Self-publishing requires you to take commercial as well as artistic concerns into account. You will need a budget you can afford, a clearly defined market and a distribution plan. If publishing a print version, you will also need to decide on a printer. Some printers will include things like design, distribution and editing. Others won’t offer any of these services. Thorpe-Bowker publishes SelfPublishedAuthor, a website dedicated to providing the tools, advice and research to guide writers through the self-publishing process. Other valuable resources include the Australian Society of Authors’ information on digital self-publishing and paying for publication: points to consider, which outline questions to ask before you commit, red flags and publishing business models.
Publishing is a highly competitive industry, with literally tens of thousands of Australians who either have written or are thinking of writing a book they would like to see in print. However, wherever there is great demand, (think of the amount of people who squander money on dubious weight loss programs), there are people who will take advantage of that demand for financial gain.
Vanity publishers fall into this category. Not to be confused with other legitimate types of self-publishing, vanity publishers exist on the fees paid to them by authors to publish their books, and have no interest in the quality of the book or in helping an author market and distribute their work. Reputable publishers typically do not buy Google ads to seek submissions.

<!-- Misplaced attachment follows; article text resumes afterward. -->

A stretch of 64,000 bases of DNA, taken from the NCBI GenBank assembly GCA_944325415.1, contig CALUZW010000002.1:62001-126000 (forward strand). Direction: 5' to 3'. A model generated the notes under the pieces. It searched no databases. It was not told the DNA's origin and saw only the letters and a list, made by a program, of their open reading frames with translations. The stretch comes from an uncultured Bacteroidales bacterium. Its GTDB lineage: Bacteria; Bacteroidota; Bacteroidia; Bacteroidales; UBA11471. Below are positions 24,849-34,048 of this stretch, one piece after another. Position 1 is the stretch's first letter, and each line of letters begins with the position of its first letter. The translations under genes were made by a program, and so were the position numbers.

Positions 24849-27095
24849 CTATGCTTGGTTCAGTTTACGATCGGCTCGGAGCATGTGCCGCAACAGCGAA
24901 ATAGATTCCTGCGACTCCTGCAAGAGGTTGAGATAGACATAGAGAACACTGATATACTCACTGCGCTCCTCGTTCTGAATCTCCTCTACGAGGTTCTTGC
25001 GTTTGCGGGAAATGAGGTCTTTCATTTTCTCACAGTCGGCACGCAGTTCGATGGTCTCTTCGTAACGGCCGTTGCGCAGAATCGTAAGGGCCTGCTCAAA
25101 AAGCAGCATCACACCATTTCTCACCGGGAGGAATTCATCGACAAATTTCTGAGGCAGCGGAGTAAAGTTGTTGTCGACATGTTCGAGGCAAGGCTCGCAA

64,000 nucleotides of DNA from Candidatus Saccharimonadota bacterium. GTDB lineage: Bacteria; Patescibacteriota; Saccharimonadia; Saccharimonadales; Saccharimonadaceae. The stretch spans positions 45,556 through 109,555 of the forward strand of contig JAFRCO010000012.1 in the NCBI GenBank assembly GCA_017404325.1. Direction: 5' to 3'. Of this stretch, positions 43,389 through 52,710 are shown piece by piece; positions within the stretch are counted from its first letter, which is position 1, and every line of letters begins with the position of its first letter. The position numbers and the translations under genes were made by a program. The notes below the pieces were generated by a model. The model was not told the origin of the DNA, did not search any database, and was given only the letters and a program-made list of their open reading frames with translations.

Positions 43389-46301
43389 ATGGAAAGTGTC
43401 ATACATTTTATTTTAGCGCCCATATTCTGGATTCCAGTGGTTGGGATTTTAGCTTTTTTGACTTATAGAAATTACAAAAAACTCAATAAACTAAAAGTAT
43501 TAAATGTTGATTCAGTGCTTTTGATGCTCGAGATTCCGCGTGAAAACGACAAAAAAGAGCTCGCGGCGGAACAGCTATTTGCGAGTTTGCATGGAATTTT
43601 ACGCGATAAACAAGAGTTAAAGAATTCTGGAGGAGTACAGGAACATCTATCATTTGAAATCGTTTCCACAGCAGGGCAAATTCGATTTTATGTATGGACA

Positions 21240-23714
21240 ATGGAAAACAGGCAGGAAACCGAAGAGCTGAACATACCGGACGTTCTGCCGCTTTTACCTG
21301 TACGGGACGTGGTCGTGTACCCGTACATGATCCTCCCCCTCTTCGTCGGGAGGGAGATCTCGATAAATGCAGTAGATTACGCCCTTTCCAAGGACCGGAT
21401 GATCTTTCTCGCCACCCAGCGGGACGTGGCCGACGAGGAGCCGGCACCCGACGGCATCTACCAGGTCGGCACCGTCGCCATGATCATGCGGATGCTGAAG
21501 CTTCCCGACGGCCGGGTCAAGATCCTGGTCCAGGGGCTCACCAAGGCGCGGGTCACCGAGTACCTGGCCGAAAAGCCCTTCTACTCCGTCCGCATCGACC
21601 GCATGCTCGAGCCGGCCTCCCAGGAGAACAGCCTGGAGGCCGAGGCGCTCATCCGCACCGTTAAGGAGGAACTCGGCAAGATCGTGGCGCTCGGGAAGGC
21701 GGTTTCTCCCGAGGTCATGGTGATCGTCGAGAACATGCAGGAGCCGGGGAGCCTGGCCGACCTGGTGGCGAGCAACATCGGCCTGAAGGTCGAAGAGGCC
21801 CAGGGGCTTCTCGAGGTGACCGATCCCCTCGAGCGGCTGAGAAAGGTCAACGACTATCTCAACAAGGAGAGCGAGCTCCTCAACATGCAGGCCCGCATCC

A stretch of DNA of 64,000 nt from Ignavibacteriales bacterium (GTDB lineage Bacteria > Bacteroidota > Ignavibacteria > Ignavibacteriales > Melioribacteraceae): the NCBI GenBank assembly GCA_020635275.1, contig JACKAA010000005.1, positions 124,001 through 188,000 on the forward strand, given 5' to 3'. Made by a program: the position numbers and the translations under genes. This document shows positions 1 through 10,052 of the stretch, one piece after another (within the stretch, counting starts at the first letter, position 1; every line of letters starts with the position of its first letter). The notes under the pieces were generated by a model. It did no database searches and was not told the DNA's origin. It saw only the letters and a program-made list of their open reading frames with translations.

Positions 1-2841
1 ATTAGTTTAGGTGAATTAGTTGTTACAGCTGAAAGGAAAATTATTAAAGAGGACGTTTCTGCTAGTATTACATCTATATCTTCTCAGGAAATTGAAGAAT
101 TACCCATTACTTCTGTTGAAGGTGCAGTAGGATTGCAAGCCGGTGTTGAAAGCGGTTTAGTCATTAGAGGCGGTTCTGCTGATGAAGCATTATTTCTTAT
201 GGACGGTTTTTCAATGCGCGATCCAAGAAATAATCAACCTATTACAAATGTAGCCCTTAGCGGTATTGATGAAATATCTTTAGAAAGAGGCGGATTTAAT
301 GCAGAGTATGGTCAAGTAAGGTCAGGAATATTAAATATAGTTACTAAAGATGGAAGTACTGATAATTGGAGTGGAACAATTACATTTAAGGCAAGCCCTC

E-publishing is another option for self-publishers wishing to get their work out to readers. Because there is no printing involved, e-publishing means your book can be in the reader’s hands in weeks instead of months. This also means production costs are lower. However, because of the nature of e-publishing, it is important for the author to self-promote and market their work in a way that will get them noticed. Unlike books in a bookshop, it is rare that someone will stumble across an ebook by accident. See our Ebooks resource sheet for more information.
International Standard Book Number
When self-publishing, it’s important to make sure your book gets an International Standard Book Number (ISBN), as many bookshops won’t stock your book without one. An ISBN is a unique, 13-digit number that ensures your book can be identified throughout the world. It also enables libraries and booksellers to control stock and process orders. The ISBN forms part of your EAN number (formally Australian Product Number), which is used on barcodes for books. To apply for an ISBN, contact the Thorpe-Bowker ISBN Agency. Alternatively, many self-publishing companies will provide ISBNs as part of their services.
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